Ghanaians are losing confidence in our Judiciary-NDC

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The Supreme Court’s errors in the 2020 Presidential Election Petition and other issues, the Chief Justice’s behaviour, and the current practice of not providing justification for decisions and judgements have all been points of contention for the main opposition National Democratic Congress (NDC).

According to the NDC, if the judiciary, particularly portions of the Supreme Court, turn into or are perceived as hired guns or the political wing of a political party, neither Ghana’s democracy nor the values of freedom, justice, development, and equality of opportunity for all citizens, regardless of political affiliation, will be able to function effectively.

On Friday, July 22, 2022, General Secretary of the NDC Johnson Aseidu Mketia stated at a press conference in Accra that recent events, particularly those at the Supreme Court, had diminished their faith in the court. This loss of faith was what prompted their petition to the Secretary-General of the Commonwealth of Nations regarding various acts of human rights violations, criminal persecutions, and harassment of the members and supporters.

He declared that until proper legislation, like as a Judicial Proceedings Bill, is passed by Parliament to govern the writing of decisions by the courts, the NDC will request the Judicial Council to rectify and check the work of the Judicial Branch.

In order to propose appropriate corrective legislation, Mr. Nketia said, “The NDC will also petition Parliament for the Judiciary Committee of the House to conduct a public inquiry into the reasons for the errors committed by the Supreme Court in the 2020 Presidential Election Petition and other cases.”

Read the full statement below:

PRESS STATEMENT BY THE NATIONAL DEMOCRATIC CONGRESS ON CERTAIN DEVELOPMENTS WITHIN GHANA’S JUDICIARY

  1. INTRODUCTION
  2. The National Democratic Congress (NDC) has carefully considered certain recent developments within Ghana’s judiciary and is gravely concerned that if immediate steps are not taken to nib these negative developments in the bud they will fester with serious harmful effects on our democracy and the public’s confidence in the judiciary.
  3. Our decision to publicly address these concerns has not been taken lightly. We are aware of the auspicious role our judiciary plays in our democracy, the sometimes lonely and solitary lives of our judges, their traditional reserve and no comment policy on certain matters of national importance. These attributes of our judges require that we exercise great restraint in our public comments on the judiciary. We are however convinced that constructive criticisms of our judiciary, particularly the apex court, is a national duty, and as the largest opposition party in Ghana, we will be remiss in our duties to the nation and the people of Ghana if we remain silent about these developments. Accordingly, our duty to our national constitution and obedience to our national motto of “Freedom and Justice” compel us to speak.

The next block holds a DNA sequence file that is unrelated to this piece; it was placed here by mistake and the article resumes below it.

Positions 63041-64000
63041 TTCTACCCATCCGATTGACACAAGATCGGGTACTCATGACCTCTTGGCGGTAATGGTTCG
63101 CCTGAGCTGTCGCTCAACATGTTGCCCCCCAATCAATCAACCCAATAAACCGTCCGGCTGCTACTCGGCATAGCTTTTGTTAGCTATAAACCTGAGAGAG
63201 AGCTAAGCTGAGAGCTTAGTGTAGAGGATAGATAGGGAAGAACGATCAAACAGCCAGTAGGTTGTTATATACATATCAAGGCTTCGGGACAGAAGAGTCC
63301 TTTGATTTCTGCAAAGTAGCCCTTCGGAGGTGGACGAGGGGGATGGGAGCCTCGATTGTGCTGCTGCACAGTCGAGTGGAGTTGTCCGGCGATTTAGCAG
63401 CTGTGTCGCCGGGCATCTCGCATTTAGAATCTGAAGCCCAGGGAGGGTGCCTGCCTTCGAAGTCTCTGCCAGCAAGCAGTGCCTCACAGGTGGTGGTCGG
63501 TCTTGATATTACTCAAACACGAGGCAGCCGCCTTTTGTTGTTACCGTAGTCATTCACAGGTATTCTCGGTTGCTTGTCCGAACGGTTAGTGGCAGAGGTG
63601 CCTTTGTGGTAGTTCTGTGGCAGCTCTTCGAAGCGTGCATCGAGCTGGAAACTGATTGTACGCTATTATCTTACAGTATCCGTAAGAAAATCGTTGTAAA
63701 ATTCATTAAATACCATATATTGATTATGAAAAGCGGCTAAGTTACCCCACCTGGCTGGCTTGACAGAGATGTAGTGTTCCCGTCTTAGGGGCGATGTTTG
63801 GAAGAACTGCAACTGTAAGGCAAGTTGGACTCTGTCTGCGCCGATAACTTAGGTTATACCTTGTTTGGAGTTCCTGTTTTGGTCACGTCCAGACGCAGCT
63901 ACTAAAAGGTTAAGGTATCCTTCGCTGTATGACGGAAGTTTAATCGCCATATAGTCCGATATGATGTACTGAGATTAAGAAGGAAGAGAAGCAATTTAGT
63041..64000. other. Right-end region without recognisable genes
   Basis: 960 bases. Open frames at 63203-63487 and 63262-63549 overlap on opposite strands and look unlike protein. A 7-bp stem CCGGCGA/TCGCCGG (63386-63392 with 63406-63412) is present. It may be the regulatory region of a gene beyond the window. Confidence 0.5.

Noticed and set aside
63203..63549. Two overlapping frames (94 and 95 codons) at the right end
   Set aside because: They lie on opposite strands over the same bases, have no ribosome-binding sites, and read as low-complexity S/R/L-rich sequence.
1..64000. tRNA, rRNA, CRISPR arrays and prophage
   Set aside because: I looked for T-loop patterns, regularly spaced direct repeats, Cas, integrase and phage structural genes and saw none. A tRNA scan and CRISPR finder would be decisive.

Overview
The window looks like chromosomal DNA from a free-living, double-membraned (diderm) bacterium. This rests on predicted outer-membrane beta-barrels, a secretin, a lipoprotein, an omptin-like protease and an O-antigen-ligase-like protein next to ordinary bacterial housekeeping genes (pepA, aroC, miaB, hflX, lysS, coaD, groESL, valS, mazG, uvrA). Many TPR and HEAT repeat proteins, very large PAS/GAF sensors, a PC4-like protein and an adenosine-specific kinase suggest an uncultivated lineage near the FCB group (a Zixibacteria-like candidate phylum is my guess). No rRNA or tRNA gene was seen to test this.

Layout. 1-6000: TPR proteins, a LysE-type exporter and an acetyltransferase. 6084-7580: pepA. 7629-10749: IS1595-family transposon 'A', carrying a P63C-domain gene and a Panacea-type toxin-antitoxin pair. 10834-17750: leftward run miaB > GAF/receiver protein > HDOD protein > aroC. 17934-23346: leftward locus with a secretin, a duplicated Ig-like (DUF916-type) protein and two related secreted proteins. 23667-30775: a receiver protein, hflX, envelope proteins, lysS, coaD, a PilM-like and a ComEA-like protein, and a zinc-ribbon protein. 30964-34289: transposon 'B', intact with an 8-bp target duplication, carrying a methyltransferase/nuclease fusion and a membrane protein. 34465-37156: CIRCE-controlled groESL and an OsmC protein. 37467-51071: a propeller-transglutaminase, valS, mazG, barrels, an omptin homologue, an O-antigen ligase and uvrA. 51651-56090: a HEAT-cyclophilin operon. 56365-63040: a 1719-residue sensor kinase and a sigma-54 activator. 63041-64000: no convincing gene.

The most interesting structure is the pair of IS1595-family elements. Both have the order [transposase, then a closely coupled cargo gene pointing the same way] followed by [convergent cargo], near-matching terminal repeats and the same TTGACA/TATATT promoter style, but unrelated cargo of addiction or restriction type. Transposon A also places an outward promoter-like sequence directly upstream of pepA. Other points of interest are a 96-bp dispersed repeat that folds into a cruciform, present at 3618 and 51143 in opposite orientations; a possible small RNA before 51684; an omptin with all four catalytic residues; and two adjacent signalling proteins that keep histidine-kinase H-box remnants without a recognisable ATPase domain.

4. The NDC observes that our democracy cannot operate efficiently and deliver the values of freedom, justice, development and equality of opportunity for all citizens, regardless of political affiliation, if our judiciary, particularly, elements within the Supreme Court, become or are perceived to be the rented agents or the political wing of a political party. In recent times, certain happenings at the apex court, in particular, have dampened our faith in the court and it was this loss of faith that had provoked our petition to the Secretary-General of the Commonwealth of Nations regarding various acts of human rights violations, criminal persecutions and harassment of the members and supporters the NDC by the Government of Ghana headed by His Excellency, President Nana Addo Danquah Akufo.
  5. The NDC wishes to outline and share with the good people of Ghana some of the negative developments within our judiciary, particularly, the Supreme Court with the view to seeking remedial action promptly and effectively.
  6. NO REASONS ASSIGNED FOR JUDGMENTS AND RULINGS
  7. One disappointing, if not scandalous development, that is likely to make our justice system the butt of jokes among other democracies in Africa and the world at large is the phenomenon of court judgments without reasons. In recent times, our Supreme Court has handed down some judgments and rulings that do not make any legal or factual sense because the court failed to assign any reasons for these judgments. Two examples will suffice. It is instructive to note that in the recent case of Abdul Malik Kweku Baako vrs Attorney General, *(Suit No. J1/225/2018), which had raised certain important constitutional questions about the impeachment proceedings of Mrs. Charlotte Osei the then Chairperson of the Electoral Commission, the apex court simply declared that: